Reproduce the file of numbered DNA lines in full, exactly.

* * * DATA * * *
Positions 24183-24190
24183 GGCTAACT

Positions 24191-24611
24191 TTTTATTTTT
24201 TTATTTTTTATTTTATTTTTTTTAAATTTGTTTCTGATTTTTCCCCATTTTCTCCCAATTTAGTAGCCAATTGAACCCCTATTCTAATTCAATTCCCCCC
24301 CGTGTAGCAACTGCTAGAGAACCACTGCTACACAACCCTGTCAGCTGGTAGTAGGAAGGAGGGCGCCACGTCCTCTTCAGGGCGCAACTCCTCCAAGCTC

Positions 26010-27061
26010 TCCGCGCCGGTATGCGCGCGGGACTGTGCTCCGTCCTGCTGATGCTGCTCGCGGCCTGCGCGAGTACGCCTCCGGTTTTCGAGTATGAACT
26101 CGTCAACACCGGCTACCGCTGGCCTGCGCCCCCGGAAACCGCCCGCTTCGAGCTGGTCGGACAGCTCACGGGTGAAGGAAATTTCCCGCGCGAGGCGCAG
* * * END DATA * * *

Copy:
Positions 24183-24190
24183 GGCTAACT

Positions 24191-24611
24191 TTTTATTTTT
24201 TTATTTTTTATTTTATTTTTTTTAAATTTGTTTCTGATTTTTCCCCATTTTCTCCCAATTTAGTAGCCAATTGAACCCCTATTCTAATTCAATTCCCCCC
24301 CGTGTAGCAACTGCTAGAGAACCACTGCTACACAACCCTGTCAGCTGGTAGTAGGAAGGAGGGCGCCACGTCCTCTTCAGGGCGCAACTCCTCCAAGCTC

Positions 26010-27061
26010 TCCGCGCCGGTATGCGCGCGGGACTGTGCTCCGTCCTGCTGATGCTGCTCGCGGCCTGCGCGAGTACGCCTCCGGTTTTCGAGTATGAACT
26101 CGTCAACACCGGCTACCGCTGGCCTGCGCCCCCGGAAACCGCCCGCTTCGAGCTGGTCGGACAGCTCACGGGTGAAGGAAATTTCCCGCGCGAGGCGCAG